Saturday, July 31, 2010

airport adventure (lyn)

Up at 4:30.  It's still dark outside.  I pack something for the plane, figuring I may as well start the trip with a healthy breakfast.  Hard boiled eggs for Alexander.   And lox, with a smear of cream cheese and a 100-point bagel for me.  Grapes and blueberries for whoever wants them.

Last time I flew was in March when we went to Durham.  I remember following the airport-hype and getting to the airport hours early, then checking through in minutes.  I did not want to make the same mistake this time.  And besides, who'd be flying to Chicago in the summer, on a Saturday morning at daybreak? 

We're at LaGuardia by 5:30am, and it looks like the rest of Manhattan is also there.  Throngs of people all over the place.  Fortunately, I had printed out our boarding passes so we could skip check-in.  But getting through security was also a mess, or as my mother would say, a "real horror scene."  The line snakes around so many times that from the back of the line it is impossible to even see the security scanners.  It takes over 45 minutes to get to the head of the line, and the girl in front of us misses her flight.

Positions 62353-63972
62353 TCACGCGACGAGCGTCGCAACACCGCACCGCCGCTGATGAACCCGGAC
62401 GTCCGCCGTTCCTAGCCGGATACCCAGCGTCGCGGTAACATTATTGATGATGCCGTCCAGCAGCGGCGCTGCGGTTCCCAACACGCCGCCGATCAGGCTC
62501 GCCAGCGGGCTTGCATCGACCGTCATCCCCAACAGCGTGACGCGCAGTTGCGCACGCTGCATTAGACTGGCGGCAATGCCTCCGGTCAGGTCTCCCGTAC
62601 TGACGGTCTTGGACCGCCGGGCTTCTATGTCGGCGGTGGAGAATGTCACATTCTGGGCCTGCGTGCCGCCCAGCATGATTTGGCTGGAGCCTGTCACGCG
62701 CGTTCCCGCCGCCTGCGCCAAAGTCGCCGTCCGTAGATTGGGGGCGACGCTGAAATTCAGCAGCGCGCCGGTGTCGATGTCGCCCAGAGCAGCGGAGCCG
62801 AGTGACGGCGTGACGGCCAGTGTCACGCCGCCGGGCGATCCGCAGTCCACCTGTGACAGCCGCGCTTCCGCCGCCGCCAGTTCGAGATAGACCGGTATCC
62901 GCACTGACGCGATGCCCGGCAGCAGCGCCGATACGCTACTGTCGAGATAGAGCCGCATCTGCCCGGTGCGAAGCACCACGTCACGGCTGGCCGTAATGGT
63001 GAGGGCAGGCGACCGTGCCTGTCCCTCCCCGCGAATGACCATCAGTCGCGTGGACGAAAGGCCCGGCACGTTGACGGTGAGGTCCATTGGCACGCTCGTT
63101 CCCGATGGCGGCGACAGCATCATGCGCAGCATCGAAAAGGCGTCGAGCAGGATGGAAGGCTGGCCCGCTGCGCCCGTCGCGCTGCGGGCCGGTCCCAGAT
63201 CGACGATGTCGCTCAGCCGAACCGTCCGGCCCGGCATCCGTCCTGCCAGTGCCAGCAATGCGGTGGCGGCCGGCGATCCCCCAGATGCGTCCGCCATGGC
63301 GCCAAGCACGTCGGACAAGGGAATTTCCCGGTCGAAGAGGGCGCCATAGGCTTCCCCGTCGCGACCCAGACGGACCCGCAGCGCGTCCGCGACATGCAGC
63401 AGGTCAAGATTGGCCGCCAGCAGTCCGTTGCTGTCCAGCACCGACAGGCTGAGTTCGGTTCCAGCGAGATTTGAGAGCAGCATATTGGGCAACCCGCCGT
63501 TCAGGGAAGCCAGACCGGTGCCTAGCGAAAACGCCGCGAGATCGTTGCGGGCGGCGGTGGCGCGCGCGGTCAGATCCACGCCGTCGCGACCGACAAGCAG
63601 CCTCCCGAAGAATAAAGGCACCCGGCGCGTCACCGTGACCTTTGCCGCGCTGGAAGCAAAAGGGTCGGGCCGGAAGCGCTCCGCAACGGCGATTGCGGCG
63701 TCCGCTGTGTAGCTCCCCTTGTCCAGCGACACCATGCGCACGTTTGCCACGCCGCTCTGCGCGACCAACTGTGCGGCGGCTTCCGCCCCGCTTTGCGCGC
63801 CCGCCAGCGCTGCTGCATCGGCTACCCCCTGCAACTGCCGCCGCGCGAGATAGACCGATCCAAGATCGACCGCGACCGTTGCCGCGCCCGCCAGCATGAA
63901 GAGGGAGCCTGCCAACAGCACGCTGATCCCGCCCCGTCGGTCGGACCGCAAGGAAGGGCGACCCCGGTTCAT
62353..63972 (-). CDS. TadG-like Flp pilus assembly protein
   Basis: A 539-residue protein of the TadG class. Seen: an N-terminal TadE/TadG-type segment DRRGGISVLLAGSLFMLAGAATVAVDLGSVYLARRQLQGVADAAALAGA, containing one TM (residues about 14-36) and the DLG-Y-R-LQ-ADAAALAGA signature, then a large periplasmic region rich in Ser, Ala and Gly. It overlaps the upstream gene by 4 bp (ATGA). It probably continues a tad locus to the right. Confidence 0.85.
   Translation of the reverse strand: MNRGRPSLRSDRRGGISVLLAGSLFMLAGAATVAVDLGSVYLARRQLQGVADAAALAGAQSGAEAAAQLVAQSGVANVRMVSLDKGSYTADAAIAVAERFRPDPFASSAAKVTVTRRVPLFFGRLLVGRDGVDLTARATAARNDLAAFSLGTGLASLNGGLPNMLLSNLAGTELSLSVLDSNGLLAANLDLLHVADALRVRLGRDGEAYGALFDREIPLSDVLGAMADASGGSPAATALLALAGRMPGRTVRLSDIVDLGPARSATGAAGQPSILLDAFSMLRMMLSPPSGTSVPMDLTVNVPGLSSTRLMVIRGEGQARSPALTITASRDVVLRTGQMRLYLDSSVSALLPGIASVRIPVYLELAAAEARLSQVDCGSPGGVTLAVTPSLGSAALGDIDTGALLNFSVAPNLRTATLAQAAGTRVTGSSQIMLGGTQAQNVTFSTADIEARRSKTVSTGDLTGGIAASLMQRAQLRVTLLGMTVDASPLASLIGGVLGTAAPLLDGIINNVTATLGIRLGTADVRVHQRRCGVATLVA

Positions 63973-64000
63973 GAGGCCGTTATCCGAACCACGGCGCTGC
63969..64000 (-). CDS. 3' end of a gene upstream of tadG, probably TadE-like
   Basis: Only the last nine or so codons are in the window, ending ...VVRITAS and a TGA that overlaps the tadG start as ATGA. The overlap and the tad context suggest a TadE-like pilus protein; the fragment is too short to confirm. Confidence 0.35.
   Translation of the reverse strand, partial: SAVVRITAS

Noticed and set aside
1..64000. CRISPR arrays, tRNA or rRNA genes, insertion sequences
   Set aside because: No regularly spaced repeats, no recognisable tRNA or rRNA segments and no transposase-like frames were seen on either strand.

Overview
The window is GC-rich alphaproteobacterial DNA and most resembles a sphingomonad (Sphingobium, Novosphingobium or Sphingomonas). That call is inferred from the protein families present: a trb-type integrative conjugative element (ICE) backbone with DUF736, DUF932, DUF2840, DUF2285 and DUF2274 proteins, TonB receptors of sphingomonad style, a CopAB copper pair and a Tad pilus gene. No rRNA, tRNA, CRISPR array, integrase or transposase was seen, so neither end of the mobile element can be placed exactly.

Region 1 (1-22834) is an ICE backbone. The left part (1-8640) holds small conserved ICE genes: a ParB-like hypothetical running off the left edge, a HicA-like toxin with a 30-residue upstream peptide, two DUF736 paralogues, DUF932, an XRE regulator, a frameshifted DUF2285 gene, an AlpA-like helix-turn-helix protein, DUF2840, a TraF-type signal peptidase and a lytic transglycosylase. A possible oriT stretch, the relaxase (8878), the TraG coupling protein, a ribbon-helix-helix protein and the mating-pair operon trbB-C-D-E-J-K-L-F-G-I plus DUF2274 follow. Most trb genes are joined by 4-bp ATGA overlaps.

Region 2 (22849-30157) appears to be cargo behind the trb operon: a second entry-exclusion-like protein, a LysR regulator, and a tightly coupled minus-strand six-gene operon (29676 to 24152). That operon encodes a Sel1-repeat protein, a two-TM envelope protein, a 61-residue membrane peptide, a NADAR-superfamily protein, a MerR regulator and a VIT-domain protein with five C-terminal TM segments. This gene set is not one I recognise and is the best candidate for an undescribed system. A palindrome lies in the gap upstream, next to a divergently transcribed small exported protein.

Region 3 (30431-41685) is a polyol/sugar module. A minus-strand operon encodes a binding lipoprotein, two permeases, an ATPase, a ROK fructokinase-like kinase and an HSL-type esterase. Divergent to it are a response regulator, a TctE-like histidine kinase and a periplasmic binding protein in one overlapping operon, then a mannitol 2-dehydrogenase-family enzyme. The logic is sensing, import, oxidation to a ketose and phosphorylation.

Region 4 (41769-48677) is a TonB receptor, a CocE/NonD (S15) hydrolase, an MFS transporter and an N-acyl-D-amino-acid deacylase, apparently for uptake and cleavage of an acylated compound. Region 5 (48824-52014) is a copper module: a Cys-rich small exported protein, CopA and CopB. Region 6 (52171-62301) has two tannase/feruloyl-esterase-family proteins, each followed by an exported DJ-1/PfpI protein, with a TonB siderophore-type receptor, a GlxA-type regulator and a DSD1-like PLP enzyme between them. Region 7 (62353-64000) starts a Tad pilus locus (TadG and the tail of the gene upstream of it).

We take off our shoes.  Put our carry on bags on the conveyer belt.  The phones go in another bin.  And then we both are asked to open our bags.  Alexander has to relinquish his shaving cream and I lose my new tube of toothpaste.  Then one of the joyless check-in people nicks the back of my foot with a big rolling cart. She totally lacks remorse.

With five minutes to spare, I grab a cup of coffee and Alexander gets some juice.

Finally, we're on the plane.  I had booked seats 16D and 16F assuming no one would then choose 16E.  I hadn't counted on a totally booked flight.  So we sit down, and the guy between us is on his phone, which prompts me to take out mine.  Except it's not in my purse.    I look again with the same result.  Nada.  It must still be in the security bin.

I call a flight attendant over and she lets me get off the plane.  The person at the gate tells me I have 5 minutes.  I feel like OJ Simpson in those old Hertz ads, as I run through the airport, back to the check in. 

I see another bored-looking smileless guard and ask him if he's found a phone.  "What color?"  "White," I say.  He hands me my phone.

I run back to the gate, board the plane.  An eventful day already.

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